Vietnam’s Prime Minister Nguyen Xuan Phuc said he intends to sign a deal for mostly high-tech imports from the United States worth U.S. $15-17 billion during his visit to Washington, ahead of a meeting with U.S. President Donald Trump scheduled for Wednesday.
“On this occasion we have negotiated a more than U.S. $15 billion deal, mainly on imports from the United States,” Phuc told attendees at a dinner hosted by the U.S. Chamber of Commerce late on Tuesday, suggesting the agreement could be valued at as much as U.S. $17 billion.
The prime minister, who is on a three-day visit to Washington, said he seeks to significantly increase annual trade between the two nations, “making the United States Vietnam’s largest trading partner.”
He urged the U.S. to import more goods such as textiles, seafood, fruit and timber from Vietnam in exchange for high-tech products including aircraft, electrical appliances, smartphones and pharmaceuticals, and pledged to improve conditions to draw additional U.S. investment in Vietnam.
Phuc’s comments followed concerns raised by U.S. Trade Representative Robert Lighthizer over a U.S. trade deficit with Vietnam that he said had risen to around U.S. $32 billion from U.S. $7 billion a decade ago. Lighthizer had urged Phuc to help rein in the imbalance.
Trade in goods between the U.S. and Vietnam reached U.S. $50 billion annually by the end of last year, and is projected to increase to U.S. $80 billion by 2020. Vietnam is currently Southeast Asia’s biggest exporter to the U.S.
Phuc, who became the first Southeast Asian leader to meet Trump on Wednesday, is believed to be seeking a bilateral trade pact to replace the 12-nation Trans-Pacific Partnership (TPP), which would have reduced tariffs for Vietnamese exports to the United States but was scrapped by the U.S. leader.
Hanoi also seeks enhanced security cooperation with Washington in the face of expansive Chinese territorial claims and artificial island building in the South China Sea.
During the meeting on Wednesday, dozens of protesters holding flags of the former Republic of Vietnam gathered in front of the White House, demanding that Vietnam address human rights violations and calling for an end to one-party Communist rule in the country.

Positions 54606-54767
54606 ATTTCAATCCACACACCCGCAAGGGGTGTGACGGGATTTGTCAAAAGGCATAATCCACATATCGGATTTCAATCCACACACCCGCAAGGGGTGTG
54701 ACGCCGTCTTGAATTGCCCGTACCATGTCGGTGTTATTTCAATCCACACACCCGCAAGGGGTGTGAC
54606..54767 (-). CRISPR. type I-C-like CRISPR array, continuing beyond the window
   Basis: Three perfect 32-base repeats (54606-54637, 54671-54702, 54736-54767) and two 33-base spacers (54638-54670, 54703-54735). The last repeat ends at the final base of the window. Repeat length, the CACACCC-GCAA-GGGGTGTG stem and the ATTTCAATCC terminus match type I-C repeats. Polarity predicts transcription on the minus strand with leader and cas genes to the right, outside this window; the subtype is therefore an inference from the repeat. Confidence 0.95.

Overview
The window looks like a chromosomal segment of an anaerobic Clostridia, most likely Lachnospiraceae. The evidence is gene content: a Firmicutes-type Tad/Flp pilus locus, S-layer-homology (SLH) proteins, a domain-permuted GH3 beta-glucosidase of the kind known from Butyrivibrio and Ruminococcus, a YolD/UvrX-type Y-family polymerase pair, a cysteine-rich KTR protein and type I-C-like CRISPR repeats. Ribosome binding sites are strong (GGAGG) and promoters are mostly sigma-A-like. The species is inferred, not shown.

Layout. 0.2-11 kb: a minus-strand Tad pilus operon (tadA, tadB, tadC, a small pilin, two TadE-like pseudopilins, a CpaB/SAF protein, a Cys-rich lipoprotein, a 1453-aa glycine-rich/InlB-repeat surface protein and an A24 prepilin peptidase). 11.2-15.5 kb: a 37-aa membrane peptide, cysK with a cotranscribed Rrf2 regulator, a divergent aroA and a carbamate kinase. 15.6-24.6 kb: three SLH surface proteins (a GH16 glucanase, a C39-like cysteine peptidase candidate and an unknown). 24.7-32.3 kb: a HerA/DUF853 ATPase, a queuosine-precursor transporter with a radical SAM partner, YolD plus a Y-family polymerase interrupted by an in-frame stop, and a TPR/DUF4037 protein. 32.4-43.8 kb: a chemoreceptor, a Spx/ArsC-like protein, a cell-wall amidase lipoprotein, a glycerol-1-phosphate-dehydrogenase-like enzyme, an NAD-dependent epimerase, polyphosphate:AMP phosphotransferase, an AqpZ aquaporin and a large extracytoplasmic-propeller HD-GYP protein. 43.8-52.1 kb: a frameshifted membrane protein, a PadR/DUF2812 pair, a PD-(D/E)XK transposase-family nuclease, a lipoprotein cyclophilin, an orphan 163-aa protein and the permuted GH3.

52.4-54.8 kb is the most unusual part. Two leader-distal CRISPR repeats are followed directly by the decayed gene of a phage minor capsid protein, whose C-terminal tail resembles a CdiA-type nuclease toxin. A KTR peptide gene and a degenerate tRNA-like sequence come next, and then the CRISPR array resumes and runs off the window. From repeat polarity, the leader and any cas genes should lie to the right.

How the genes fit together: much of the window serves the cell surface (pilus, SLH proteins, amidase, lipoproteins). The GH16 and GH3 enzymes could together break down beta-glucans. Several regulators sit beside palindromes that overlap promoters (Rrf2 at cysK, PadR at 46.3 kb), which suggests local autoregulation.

Ahead of the meeting, observers had urged Trump not to pursue new deals with Phuc at the expense of protecting human rights in Vietnam, where authorities regularly crack down on peaceful activists and citizen journalists.
New York-based Human Rights Watch Asia Advocacy Director John Sifton, in an editorial published by the Huffington Post, reminded Phuc that even if the Trump administration does not want to promote human rights during the meeting, “political realities demand that they must.”
“President Trump constitutionally leads on foreign policy, but Congress as always advises and consents, and can throw up roadblocks to closer U.S.-Vietnam ties if members don’t like what they see,” Sifton said.
“Congress must endorse trade agreements, and it can block arms deals.”
Sifton cited “broad bipartisan concern in Congress about Vietnam’s troubling human rights record” and noted that the Vietnamese-American community has effectively pressed members on such issues.
And in an opinion article to The Hill, Representative Chris Smith said that while it is important for the two leaders to discuss the U.S. trade deficit and Chinese claims in the South China Sea, “it would be a mistake to view U.S.-Vietnam relations only through the lenses of economics or security.”
“Vietnam's rising generation of future leaders would warmly welcome more robust efforts to promote individual rights and the U.S. has considerable leverage to bring about tangible reforms if improvements are linked to expanded U.S.-Vietnam relations,” Smith said.
“When U.S. interest wanes and Hanoi receives desired capital, investment and trade without conditions—it resumes its repressive ways.”
Following his meeting with Trump at the White House, Phuc was scheduled to speak at an event hosted by the Heritage Foundation in Washington.
Reported by RFA’s Vietnamese Service. Translated by Emily Peyman. Written in English by Joshua Lipes.